Taylor County Treasurer Lesa Crosswhite helps a local resident check the unclaimed property database during a two-day Comptroller’s Office Unclaimed Property Outreach event in November.
Taylor County residents jump at chance to make their claims
When Taylor County Treasurer Lesa Crosswhite discovered the county government had more than $22,000 in unclaimed property, she asked the next question any good public servant should ask: “I wonder how many residents and businesses of the county also have money waiting for them?”
$2 Billion Waiting
to be Claimed
In fiscal 2009, the Comptroller’s office returned a record $147 million in unclaimed property to Texans. One in four Texans has unclaimed property from forgotten bank accounts, uncashed checks, security deposits and utility refunds from the $2 billion the state is holding in their names.
Find out if you, your family or friends have unclaimed property by searching online or calling (800) 654-FIND.
Top Five Cities with Unclaimed Property
Source: Texas Comptroller of Public Accounts
The answer was more than 72,000, and the estimated total amount of money that the Texas Comptroller of Public Accounts was holding for Taylor County individuals, companies and organizations was nearly $6.8 million.
So Crosswhite decided that the fastest way to get it back to Abilene and Taylor County would be to hold a two-day event where residents could search www.ClaimItTexas.org and file their paperwork on the spot with help from the Comptroller’s Unclaimed Property Outreach team.
The prospect of nearly $6.8 million for the men and women of Taylor County certainly attracted the attention of local media, who helped get out the word about the unclaimed property event. So when Crosswhite arrived at 7 a.m., there were already people waiting in line, and many brought with them the documentation needed to file their claims. That greatly expedited the process and allowed the Comptroller’s outreach team and Taylor County volunteers to give one-on-one service to hundreds of residents during the two days.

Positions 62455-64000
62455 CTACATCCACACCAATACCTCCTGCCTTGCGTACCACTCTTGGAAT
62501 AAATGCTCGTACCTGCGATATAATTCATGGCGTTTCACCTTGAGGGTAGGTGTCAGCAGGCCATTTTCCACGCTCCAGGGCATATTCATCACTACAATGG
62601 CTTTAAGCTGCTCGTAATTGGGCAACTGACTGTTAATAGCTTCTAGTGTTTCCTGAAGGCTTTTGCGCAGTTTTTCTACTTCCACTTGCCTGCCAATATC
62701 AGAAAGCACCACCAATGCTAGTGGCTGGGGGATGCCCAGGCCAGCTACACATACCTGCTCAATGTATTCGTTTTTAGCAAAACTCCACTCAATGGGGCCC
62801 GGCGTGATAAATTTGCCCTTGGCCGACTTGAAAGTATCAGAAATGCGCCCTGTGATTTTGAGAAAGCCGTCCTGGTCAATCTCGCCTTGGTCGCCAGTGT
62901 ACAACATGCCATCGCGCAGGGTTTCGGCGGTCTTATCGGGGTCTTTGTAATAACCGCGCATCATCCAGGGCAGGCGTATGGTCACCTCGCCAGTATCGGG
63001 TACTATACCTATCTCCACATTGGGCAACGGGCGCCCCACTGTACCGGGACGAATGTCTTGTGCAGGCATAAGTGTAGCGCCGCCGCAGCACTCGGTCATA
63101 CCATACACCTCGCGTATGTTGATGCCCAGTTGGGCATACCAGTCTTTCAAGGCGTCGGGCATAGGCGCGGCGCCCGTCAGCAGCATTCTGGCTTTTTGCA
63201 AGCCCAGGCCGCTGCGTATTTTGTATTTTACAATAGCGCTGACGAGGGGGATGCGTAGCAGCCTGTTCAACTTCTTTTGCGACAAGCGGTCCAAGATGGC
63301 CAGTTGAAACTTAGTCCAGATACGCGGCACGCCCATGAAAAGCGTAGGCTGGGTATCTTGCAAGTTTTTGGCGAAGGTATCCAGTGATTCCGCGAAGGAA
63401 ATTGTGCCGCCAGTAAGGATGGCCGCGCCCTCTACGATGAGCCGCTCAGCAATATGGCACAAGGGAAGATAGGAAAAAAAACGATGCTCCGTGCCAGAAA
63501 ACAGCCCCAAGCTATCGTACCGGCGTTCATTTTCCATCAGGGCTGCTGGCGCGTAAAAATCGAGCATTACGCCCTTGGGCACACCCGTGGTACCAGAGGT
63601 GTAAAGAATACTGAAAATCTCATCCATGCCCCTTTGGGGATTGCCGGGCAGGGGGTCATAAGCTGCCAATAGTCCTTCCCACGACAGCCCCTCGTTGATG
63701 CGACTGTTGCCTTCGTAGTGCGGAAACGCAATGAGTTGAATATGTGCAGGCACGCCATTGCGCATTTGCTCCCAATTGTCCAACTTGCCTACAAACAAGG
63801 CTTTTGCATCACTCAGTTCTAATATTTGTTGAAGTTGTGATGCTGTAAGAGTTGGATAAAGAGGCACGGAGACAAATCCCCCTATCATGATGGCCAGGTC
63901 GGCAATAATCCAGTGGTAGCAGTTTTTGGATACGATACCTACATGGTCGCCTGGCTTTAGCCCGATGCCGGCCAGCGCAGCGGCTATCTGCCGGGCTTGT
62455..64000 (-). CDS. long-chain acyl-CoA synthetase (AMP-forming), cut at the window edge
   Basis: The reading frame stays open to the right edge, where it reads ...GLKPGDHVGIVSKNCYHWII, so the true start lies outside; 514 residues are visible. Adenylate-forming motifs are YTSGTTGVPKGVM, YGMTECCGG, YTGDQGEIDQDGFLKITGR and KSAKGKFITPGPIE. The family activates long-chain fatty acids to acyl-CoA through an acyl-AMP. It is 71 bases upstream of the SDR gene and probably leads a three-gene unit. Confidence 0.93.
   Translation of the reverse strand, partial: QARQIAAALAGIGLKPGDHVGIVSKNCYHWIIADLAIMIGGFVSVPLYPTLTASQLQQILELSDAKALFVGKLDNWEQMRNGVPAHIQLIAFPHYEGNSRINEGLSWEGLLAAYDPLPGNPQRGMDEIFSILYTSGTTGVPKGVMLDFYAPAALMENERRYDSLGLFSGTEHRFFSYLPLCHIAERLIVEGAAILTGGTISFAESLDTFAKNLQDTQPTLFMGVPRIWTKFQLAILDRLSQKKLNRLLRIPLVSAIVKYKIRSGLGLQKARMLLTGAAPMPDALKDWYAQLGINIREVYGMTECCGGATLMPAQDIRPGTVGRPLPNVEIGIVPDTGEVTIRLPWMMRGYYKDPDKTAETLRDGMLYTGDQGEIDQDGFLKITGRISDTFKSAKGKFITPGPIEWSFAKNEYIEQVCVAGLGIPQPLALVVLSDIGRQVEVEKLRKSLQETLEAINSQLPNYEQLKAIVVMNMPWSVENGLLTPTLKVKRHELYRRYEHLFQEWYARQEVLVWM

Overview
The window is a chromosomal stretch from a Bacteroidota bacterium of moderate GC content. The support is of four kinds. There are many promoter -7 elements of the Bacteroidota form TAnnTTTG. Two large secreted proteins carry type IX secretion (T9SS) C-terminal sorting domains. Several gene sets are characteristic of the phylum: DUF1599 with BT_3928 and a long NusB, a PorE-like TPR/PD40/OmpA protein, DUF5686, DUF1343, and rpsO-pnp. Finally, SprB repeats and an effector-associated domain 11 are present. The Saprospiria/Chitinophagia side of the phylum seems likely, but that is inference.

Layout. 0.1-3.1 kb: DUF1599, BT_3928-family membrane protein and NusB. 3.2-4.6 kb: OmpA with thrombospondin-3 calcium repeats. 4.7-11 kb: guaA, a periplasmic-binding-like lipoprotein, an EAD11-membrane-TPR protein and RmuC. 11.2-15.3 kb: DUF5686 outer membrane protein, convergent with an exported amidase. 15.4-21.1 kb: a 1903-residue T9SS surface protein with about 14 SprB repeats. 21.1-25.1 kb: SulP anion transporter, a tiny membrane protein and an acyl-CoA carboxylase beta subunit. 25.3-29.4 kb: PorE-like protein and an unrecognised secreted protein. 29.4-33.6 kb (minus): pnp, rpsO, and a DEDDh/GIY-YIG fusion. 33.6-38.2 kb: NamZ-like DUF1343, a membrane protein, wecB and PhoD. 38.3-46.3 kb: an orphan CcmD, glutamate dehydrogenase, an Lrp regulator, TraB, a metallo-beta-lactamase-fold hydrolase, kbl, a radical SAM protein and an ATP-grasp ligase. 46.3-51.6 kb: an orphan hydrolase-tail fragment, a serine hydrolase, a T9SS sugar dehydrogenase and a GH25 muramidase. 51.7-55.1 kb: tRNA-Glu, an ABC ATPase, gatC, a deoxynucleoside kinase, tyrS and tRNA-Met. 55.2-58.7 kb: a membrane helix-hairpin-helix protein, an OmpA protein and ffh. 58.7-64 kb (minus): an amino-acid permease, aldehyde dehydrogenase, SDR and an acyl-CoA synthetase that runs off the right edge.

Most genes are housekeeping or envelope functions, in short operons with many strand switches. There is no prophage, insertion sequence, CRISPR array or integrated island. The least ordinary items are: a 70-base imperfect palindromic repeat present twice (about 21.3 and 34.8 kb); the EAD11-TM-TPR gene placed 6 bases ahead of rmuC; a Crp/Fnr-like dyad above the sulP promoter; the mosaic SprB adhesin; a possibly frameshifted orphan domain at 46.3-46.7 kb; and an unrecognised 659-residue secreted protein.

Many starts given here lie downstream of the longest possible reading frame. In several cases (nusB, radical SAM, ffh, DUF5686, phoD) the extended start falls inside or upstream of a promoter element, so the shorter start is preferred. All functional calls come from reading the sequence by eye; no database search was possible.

Crosswhite reports that while none of the local volunteers found any money for themselves, they “got back a lot more than dollars” by keeping the computers busy well past the scheduled closing times and helping reunite resources with people in particular need.
“There was one lady who told us that on her way to the event she prayed that she would find just $50 because she was in pretty dire straits,” Crosswhite says. “So when she learned that she had $93 in unclaimed property, she just started shaking and said that her prayer had been answered nearly two-fold.”
At the other end of the spectrum was a resident who discovered more than $28,500 in unclaimed property. In total, the two-day event generated claims for more than $123,000 that rightfully belonged to Taylor County residents. Further, it serves as a model for how other local taxing entities can partner with the Comptroller’s office to get the rest of the estimated $2 billion in unclaimed property back into the wallets and pocketbooks of Texans everywhere.
“Collaboration on a local level with partners in a community gives an added advantage to an unclaimed property search event,” says Amy Redmond, unclaimed property outreach specialist. “We appreciate local officials who volunteer their time and understand the benefits of returning unclaimed property to its rightful owner.” TR
Contact the Comptroller’s Unclaimed Property Outreach team at (800) 531-5441 ext. 3-4900 if you want to organize an unclaimed property event in your community.